Why benchmark your business?

Benchmark your business

Rather than being a pointless exercise in data analysis, benchmarking can help you to identify areas where you can make changes and make your firm more profitable. It gives you an insight into different ways of working, which can give you an edge over the competition

To benchmark your business, start by deciding which areas you want to compare. Select those that are central to achieving your key business objectives, such as finance, sales or margins. For example, you might want to assess your business costs against industry norms.

What should you benchmark?

Look at the mechanics of your business. How well are you using your technology, for example? Are other businesses benefiting from new ways of doing things? Think how other firms’ objectives and processes can benefit your business.

Avoid over-complicating your approach - stick to one or two key indicators to benchmark. The more focused your research, the more useful it’s likely to be.

Benchmarking indicators include:

  • Costs (eg utility bills, wages, R&D costs, etc).
  • Key performance indicators (eg sales per employee, gross profit margins etc). Some indicators may require analysis, such as customer satisfaction levels or effectiveness of staff training.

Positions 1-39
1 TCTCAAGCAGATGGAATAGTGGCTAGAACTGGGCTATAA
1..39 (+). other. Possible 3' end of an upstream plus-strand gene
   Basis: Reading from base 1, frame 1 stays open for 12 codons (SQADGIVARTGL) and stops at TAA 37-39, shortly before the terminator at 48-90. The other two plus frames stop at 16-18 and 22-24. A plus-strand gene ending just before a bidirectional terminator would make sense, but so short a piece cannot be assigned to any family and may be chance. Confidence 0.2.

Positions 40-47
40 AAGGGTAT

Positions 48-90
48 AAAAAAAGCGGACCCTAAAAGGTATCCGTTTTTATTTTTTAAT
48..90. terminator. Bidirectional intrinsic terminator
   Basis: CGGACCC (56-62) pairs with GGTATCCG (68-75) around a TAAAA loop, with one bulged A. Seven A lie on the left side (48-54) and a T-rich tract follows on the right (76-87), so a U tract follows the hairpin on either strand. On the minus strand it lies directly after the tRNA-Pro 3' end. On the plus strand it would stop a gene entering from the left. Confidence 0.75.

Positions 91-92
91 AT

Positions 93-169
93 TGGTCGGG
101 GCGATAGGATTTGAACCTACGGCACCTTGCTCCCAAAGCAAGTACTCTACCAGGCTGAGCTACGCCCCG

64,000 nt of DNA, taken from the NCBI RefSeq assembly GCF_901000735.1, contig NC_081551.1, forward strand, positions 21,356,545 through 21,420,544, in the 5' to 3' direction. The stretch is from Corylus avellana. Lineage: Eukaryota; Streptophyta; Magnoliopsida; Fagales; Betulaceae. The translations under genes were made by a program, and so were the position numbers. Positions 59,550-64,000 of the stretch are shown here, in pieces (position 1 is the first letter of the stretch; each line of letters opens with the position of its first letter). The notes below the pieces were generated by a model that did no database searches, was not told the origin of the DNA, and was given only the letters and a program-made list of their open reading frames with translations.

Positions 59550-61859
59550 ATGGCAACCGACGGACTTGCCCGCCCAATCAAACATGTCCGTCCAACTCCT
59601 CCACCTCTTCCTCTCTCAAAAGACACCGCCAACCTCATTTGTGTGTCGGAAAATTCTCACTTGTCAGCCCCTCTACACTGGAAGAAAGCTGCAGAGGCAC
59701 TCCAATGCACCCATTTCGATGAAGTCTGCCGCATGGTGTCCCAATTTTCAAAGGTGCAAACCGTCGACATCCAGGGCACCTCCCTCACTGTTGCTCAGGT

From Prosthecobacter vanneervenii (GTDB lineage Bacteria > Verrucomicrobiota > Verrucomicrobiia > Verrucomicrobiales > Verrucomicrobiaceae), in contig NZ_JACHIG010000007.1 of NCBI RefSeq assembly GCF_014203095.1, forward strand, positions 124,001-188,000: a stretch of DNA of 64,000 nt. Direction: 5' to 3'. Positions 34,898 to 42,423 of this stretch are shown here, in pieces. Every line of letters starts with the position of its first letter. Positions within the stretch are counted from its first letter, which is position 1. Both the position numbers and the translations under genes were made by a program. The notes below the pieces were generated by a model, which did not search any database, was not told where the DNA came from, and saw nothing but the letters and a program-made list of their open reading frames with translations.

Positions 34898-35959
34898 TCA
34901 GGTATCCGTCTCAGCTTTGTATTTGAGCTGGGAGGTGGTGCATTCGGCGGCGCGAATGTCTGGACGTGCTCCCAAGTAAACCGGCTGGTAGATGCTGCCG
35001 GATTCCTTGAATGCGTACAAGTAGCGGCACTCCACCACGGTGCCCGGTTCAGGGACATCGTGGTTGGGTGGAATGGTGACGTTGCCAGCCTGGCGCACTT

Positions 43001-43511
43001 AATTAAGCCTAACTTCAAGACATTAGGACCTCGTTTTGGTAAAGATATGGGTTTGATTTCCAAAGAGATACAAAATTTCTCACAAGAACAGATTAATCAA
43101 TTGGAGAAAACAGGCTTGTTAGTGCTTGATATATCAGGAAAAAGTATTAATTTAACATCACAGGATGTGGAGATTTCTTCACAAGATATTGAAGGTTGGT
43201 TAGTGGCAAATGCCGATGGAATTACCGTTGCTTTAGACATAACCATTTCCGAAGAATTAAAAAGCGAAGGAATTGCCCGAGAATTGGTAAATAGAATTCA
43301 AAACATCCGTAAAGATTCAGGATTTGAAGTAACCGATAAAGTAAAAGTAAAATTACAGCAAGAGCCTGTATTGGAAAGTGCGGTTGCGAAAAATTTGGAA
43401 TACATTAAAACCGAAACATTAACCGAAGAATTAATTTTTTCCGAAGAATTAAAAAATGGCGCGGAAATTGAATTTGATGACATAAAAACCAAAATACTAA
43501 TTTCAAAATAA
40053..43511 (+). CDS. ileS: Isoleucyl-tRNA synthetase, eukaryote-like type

• Processes (eg stock management, quality control or customer service).
  • Strategy - you might be able to learn strategic lessons from other organisations.

Finding benchmarking information

You need to decide against which businesses you will benchmark your firm. At a basic level, you can compare your figures against published industry norms or data available from an advisory service such as Benchmark Index.

It is worth comparing your operations with firms outside your sector who excel in areas you want to measure. Analysing their approach and adapting it could help you overtake competitors.

You can also join forces with other businesses so that you can both carry out comparisons on an ongoing basis. It is vital that you come to an arrangement with a business (or businesses) of a similar size and structure - and one with similar objectives. Your trade association or local business support organisation might be able to help you find such a partner, or recommend an advisor or other service in your sector.

It’s a good idea to draw up a benchmarking agreement with your partner. This should include the information you want to exchange and how it will be used. Never ask for information that you are not prepared to share in return.

What does the * mean?

If a link has a * this means it is an affiliate link. To find out more, see our FAQs.